Should 'Killer Robots' Be Banned?Warning: Autonomous Weapons Systems Can Be Made Lethal, But Not Hack-Proof
How big is the step from humans using drones to kill other humans to building lethal autonomous weapons systems that can kill on their own?
Ethically and technologically, that's a huge leap. But military planners are now working to build autonomous weapons that some call "killer robots."
"We cannot build a safe robot, that can't be hacked, that works predictably in most or all situations, that is free of errors, and that can reliably manage the complexities involved in international law and the laws of war."
The UN and human rights organizations have been calling for the prohibition of such weapons.
"We must address the legal, moral and ethical implications posed by the development of lethal autonomous weapons systems," UN Secretary General António Guterres said last week. "It is my deep conviction that machines with the power and discretion to take lives without human involvement must be prohibited by international law."
We need to address the legal, moral and ethical implications posed by the development of lethal autonomous weapons systems.— António Guterres (@antonioguterres) May 28, 2020
Machines with the power and discretion to take lives without human involvement must be prohibited by international law. https://t.co/9X3uy9Fb9f
Rise of the Drones
Already, almost 100 nations have their own military drones, the Wall Street Journal has reported, pegging the number of military unmanned aerial vehicles worldwide at 30,000 or more.
Numerous countries - including China, Israel, Russia, South Korea, the U.K. and U.S. - have also been experimenting with weapons systems that have a degree of autonomy in how they select and attack targets.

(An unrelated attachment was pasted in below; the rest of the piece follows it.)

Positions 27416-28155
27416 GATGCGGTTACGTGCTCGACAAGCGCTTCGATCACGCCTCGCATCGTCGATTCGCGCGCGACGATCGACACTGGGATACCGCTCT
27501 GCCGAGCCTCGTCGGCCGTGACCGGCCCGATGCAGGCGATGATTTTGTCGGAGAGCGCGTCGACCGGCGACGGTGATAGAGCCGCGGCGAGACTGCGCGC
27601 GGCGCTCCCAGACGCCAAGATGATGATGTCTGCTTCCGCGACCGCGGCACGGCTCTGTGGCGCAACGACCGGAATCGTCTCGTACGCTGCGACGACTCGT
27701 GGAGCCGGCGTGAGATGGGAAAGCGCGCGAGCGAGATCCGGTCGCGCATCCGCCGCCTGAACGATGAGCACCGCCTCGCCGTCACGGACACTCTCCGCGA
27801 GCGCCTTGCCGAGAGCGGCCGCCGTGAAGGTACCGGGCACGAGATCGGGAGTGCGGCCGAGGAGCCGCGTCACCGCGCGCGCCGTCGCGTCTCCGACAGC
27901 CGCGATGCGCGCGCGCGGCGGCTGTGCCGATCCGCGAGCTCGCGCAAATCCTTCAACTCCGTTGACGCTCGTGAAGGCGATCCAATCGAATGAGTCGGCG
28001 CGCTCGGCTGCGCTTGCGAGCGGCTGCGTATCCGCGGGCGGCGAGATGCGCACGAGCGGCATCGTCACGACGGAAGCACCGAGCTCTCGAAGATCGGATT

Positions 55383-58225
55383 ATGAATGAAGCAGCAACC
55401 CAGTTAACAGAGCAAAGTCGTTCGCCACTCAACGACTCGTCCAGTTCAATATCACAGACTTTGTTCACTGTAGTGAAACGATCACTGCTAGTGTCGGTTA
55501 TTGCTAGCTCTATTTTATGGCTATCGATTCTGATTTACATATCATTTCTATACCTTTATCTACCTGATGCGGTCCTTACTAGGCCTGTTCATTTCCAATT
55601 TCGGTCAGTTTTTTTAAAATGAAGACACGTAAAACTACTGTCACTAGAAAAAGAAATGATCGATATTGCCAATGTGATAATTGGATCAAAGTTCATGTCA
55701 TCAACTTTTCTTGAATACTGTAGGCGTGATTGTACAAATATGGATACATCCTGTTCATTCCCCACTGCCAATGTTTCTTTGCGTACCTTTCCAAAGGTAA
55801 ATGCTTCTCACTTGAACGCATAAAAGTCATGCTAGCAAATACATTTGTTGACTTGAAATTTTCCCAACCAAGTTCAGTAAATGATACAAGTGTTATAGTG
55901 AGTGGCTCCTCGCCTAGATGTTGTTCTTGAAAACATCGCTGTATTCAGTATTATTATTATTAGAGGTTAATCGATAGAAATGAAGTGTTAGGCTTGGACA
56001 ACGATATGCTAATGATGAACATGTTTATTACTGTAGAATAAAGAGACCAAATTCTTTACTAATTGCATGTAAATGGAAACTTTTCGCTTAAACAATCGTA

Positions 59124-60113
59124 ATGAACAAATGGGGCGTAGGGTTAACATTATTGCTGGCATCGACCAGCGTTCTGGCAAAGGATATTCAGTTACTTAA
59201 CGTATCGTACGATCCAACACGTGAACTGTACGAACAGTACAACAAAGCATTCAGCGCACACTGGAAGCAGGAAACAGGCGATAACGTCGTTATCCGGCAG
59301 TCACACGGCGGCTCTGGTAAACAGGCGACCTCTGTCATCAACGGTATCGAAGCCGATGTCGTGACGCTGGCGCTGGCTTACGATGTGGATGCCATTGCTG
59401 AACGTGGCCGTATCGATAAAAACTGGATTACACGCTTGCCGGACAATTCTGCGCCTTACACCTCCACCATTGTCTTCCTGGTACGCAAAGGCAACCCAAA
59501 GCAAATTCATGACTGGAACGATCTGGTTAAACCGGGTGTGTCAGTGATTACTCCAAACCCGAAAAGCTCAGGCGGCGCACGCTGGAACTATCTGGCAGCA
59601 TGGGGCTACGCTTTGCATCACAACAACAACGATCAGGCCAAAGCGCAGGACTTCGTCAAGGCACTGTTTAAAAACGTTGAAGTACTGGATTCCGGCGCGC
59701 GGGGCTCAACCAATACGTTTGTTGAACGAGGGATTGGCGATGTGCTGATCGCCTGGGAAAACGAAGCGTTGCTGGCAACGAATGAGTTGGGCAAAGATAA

Given that society can't even seem to design a secure, internet-connected toaster, the odds don't look good that autonomous military systems would fare any better against potential hackers.
Pick your favorite sentient-robot-gone awry Hollywood movie moment to provide a cautionary note. Take the Enforcement Droid (Series 209) from 1988's "RoboCop." In an unforgettable product demo, an executive holds up a gun to the walking and talking military droid, which replies that he has 20 seconds to put down his weapon. The executive quickly complies. But the robot still blows him away.
Prepare for Lawsuits
While it's fiction, that scenario might have the more legally minded already asking: Who's at fault?
"It's unclear who, if anyone, could be held responsible for unlawful acts caused by a fully autonomous weapon - the programmer, manufacturer, commander or machine itself. This accountability gap would make it is difficult to ensure justice, especially for victims," says the Campaign to Stop Killer Robots, an international group that has been calling on governments to pre-emptively ban lethal autonomous robotics.
"We could build robots that can kill today," according to campaign member Laura Nolan, who formerly worked at Google as a software engineer.
Nolan quit Google after working on Project Maven, a U.S. government contract focused on using artificial intelligence to more rapidly analyze drone footage and differentiate objects from people. While Google has dropped the contract, such work continues. (To be clear, Google does not appear to be helping to develop any autonomous weapons systems.)
Autonomous Weapon Projects
The development of fully autonomous military systems is well underway in the U.S. and other nations around the world.
The U.S. Defense Advanced Research Projects Agency, or DARPA, for example, has been researching "swarm autonomy" for its "Offensive Swarm-Enabled Tactics," which "envisions future small-unit infantry forces using swarms comprising upwards of 250 small unmanned aircraft systems and/or small unmanned ground systems to accomplish diverse missions in complex urban environments."
Likewise, the U.S Navy is researching how swarmboats can be used for mine-clearing and other dangerous tasks.
Other projects that seek autonomous capabilities include:
- Anaconda (AN-2) unmanned surveillance vessel: The U.S. Navy's plans for developing this "autonomous, AI watercraft" include giving it the ability "to follow terrain and way point markers, be capable of collision avoidance without direct input, and to perform tactical maneuvers and loiter in area for long periods of time, all without human intervention," says McLean, Virginia-based builder Swiftships.